You have to believe in what you write – but that doesn’t mean you CAN’T write genres you’re not keen on. You absolutely can. It’s finding that “in” that’s the problem: you need to access the genre through your own interests. I don’t like sci-fi… But I like philosophy. Hmmm. A lot of sci-fis have some quite deep stuff behind them if you choose to view them that way. Suddenly I’m getting a lot more ideas and I’m not second guessing anyone. I’m even enthusiastic about my new storyline – something I wasn’t particularly before.

You live and learn…

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12 thoughts on “Back To The Drawing Board”

  1. But I do like sci-fi! Though I think you should go with the philosophy angle because that’s what you’re passionate about.

  2. Hi Lucy

    I was at the Adrian Mead thing and I’ve been meaning to post a comment for ages but…

    Anyway, I just wanted to say that you’re completely wrong if you think “women” don’t like science fiction – some do (I do – it’s the genre I most write in) some don’t. Just like men. (I’m in two writers’ groups for writing stories, both where all the writers are published – in one of them, two of us are women, and two are men; in the other, three of us are women and four are men.)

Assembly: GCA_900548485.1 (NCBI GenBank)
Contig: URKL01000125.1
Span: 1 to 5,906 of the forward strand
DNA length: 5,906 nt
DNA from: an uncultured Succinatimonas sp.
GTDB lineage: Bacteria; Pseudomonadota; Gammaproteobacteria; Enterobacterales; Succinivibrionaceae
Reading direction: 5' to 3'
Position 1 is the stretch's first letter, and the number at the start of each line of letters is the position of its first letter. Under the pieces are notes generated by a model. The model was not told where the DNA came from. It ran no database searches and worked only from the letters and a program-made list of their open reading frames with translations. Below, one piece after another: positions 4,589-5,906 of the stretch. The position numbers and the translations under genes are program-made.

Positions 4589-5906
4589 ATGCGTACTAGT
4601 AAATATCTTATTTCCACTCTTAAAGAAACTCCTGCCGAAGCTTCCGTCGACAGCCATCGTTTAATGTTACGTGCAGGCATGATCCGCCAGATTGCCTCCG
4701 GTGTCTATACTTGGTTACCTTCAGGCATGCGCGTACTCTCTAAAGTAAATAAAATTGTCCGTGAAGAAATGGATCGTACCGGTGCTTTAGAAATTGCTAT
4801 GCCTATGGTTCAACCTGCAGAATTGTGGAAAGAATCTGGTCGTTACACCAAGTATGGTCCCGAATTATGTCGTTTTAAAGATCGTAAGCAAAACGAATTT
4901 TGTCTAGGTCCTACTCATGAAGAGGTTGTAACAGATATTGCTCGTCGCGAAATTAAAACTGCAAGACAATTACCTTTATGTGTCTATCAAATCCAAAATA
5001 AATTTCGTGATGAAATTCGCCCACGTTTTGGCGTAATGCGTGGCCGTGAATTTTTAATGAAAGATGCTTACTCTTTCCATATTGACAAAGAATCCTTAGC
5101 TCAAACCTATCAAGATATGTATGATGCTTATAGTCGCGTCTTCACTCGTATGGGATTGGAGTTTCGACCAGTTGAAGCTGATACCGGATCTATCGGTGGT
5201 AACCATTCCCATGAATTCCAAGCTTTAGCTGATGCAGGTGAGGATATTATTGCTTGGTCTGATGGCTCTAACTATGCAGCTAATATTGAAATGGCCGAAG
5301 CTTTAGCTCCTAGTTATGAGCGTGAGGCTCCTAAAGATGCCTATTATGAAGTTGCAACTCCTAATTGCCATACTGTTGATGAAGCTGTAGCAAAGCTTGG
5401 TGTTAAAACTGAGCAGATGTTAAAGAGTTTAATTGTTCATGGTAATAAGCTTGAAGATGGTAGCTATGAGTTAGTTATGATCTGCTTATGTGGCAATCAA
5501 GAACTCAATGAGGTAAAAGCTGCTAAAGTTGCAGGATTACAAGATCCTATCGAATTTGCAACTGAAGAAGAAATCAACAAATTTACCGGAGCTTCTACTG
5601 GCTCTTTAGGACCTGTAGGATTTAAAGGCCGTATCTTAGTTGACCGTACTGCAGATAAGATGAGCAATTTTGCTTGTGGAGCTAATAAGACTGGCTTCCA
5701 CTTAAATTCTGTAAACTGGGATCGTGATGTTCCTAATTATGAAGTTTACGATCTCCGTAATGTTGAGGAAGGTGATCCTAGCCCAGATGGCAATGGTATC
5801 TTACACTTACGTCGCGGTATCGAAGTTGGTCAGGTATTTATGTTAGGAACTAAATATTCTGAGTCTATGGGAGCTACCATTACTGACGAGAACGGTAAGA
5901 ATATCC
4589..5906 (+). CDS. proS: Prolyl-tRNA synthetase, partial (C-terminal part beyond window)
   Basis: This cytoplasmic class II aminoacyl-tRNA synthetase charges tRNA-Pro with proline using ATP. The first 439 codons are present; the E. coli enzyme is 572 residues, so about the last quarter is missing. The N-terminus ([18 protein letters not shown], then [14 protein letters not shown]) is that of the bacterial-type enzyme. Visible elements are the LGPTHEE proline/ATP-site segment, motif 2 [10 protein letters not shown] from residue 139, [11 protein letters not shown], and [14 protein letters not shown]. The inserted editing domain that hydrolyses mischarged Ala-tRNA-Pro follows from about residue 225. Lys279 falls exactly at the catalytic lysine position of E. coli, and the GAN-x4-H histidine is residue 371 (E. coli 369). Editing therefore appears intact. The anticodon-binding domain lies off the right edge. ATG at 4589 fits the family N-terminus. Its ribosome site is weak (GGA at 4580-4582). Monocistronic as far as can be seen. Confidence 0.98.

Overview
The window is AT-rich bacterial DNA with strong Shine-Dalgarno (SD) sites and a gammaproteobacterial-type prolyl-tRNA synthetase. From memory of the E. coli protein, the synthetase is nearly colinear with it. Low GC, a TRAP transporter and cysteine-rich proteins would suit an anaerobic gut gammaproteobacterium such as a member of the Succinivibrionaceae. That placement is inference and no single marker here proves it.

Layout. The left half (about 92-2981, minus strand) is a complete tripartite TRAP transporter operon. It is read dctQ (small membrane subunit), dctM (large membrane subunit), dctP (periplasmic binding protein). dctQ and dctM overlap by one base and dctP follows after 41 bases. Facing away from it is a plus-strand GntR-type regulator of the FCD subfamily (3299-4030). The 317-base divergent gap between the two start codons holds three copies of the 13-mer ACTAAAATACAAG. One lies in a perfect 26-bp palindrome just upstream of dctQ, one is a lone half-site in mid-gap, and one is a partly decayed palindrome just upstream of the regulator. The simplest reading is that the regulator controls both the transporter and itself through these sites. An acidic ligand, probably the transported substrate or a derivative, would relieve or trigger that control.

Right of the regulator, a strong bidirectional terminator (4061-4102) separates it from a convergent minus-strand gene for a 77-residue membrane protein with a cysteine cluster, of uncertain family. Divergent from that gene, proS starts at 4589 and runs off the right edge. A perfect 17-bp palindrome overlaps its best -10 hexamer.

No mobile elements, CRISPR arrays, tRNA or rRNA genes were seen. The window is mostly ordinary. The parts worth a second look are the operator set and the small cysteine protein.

3. Sorry Liz! Maybe I should have said that science fiction is a genre not done AS MUCH by women as men. Or at least, *seems* that way to me – most of the sci-fis that come through Bang2write are by fellas. That better? ; )

  4. P.S and actually I don’t dislike sci-fi myself… My fave film is ALIEN! What I’m hating is the writing of this particular thing I’m doing so I think the WHOLE CONCEPT is now junked, no rescue, buried under the patio for all eternity. Aaaaah. Feels so much better,

  5. Different Eleanor here. (Blimey there’s two of us!)

    I’m the one that thought the concept had potential, but wasn’t keen on the way it was at present … needed more geekiness. – Just to clear up in case you thought Elinor was me…?

    Confused now? I am.

    I’m glad the new idea’s going well! Have fun writing. 🙂

  6. I think I disagree with you about women and sci-fi. The Sci-Fi Channel has seen a 10% rise in female viewers in the past few years and women viewers now outnumber men.

    Mary Wollstonecraft Shelley invented science fiction with Frankenstein and there have been loads of women writing it since then including legends Margaret Atwood and Ursula Le Guin.

    Even ET was written by a bird! The best staff writers on Buffy and Angel happened to be women, IMO. And so on and so on.